• “Russell, I will give you good reasons to believe in the God of the Bible and I hope to demonstrate to you that you are the one who believes in atheism for no reason, whereas I have plenty of reason to believe in my God.”

For the last two posts I’ve been waiting for you to say anything of substance, but so far you seem much more interested in patting yourself on the back for things you are about to say.  I hope you will get around to saying them pretty soon.

I’m going to run quickly through some additional minor issues that you raised in your last post, but mostly I consider them distractions from the discussion at hand.

  • Yes, I completely agree that if you watch the show with Ray Comfort on its own, there are some confusing points that require clarification, and some of it may have even come out sounding wrong on our end.  That’s the nature of live TV — you have to say things as they come into your head or you get dead air.  Sometimes that results in statements that are not grammatically correct, and sometimes the choice of wording is misleading.  Now that I have clarified what Matt and I meant, I hope we can move beyond that.
  • For some reason you spent a great many paragraphs explaining extremely elementary concepts such as what a syllogism looks like.  This is trivial to anybody who’s taken an introductory logic class, and I think we can assume that we’ve both had some, so I think it’s safe to say that you don’t need to fill up space with that kind of thing in the future.
  • You still insist on viewing all of atheism as a self-contained ideology. This seems very important to you, but I don’t know why.  I did, after all, grant that this discussion can be about my ideology, which has many of the features that you say it does.  Yet when you say “all atheists have a distinct view of knowledge (e.g. human autonomy; Theravada yoga; etc.)” this strikes me as a pretty vacuous statement.  I don’t have any interest in supporting Theravada yoga myself, so it sounds like what you are saying is, “all atheists have their own individual distinct view of knowledge (which doesn’t include a God).”  Since all atheists are humans, and all humans have their own distinct view of knowledge (including Christians) this is basically true.  But so what? By that reasoning, you could just as easily state that “being a white man” is an ideology, in which case we’re on the same side.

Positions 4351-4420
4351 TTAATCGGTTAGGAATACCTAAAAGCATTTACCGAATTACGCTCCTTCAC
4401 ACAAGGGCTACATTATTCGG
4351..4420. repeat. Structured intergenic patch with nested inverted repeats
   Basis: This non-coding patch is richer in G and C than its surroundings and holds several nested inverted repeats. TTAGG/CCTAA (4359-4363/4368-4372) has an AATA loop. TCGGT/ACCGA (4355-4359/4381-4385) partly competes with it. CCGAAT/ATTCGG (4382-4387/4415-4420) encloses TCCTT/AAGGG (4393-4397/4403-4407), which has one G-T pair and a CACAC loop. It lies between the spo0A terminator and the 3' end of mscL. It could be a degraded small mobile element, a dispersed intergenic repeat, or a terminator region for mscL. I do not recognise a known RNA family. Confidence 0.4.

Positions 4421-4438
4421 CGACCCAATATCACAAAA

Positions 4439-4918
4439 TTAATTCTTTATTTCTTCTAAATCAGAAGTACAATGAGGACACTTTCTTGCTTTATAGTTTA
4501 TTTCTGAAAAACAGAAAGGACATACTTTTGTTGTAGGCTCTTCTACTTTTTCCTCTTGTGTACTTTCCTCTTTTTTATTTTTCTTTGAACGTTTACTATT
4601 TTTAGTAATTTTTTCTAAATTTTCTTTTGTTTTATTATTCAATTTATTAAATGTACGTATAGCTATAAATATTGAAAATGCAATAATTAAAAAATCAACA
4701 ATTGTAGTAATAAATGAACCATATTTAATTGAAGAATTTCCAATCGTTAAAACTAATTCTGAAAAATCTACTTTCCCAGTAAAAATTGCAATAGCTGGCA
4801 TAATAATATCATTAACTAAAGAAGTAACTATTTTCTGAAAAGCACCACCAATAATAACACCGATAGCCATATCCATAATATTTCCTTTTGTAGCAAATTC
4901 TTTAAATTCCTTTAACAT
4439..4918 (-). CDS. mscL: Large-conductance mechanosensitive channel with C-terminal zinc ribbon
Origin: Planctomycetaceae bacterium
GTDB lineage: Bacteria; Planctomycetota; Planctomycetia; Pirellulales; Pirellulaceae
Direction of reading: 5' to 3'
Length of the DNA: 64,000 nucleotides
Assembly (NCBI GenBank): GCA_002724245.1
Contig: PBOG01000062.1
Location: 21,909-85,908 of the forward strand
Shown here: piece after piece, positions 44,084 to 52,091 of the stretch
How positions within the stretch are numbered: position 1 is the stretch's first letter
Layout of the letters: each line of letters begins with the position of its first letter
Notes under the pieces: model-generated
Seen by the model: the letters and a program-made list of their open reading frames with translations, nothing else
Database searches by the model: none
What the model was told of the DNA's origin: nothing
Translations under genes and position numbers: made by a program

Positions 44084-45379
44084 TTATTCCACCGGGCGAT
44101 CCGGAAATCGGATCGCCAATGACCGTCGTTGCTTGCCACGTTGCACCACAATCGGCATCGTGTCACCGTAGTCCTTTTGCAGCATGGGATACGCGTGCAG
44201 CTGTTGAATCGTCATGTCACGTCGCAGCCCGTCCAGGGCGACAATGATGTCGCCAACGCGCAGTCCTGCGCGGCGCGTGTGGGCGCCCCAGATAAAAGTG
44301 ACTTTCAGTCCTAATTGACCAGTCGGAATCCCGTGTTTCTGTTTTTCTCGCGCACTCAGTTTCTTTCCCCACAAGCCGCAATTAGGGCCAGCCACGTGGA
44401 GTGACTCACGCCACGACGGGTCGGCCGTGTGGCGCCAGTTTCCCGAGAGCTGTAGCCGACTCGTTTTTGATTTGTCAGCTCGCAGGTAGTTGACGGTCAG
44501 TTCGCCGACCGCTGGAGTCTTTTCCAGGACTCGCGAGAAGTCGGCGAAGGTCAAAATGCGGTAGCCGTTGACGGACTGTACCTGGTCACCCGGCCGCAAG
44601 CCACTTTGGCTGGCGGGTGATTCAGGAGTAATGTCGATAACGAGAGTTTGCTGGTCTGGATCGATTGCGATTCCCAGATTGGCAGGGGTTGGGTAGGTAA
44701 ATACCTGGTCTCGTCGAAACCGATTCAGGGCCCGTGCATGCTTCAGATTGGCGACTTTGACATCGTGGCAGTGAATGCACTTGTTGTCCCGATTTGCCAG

To bring this back to what I’ve been saying, in a nutshell, you’ve claimed that you’re going to prove that God must exist. However, you won’t agree with me that reality exists, and you seem puzzled that I won’t presume that God exists. This obviously can’t go anywhere useful.

So I’ll ask this one more time: In your next post, please do take a minute to start offering some suppositions that you think we can both agree to. If you can’t even take that most basic step of defining your premises in a mutually satisfactory way, then I’m going to have to start concluding that you’re not looking to have a discussion in good faith. As I said before, it’s fine if you just want to preach to the choir; your fellow believers will be happy to go along with you if you want to just assert that your favorite beliefs are true by virtue of presupposition.  But if you have any interest whatsoever in definitively showing me and other atheists that we hold an untenable position, then you’re going to have to give me some motivation to accept your assumptions over mine. If you can’t do that, then by your own prior promises, you will have lost.

Sincerely,
Russell Glasser

Continue to part 3.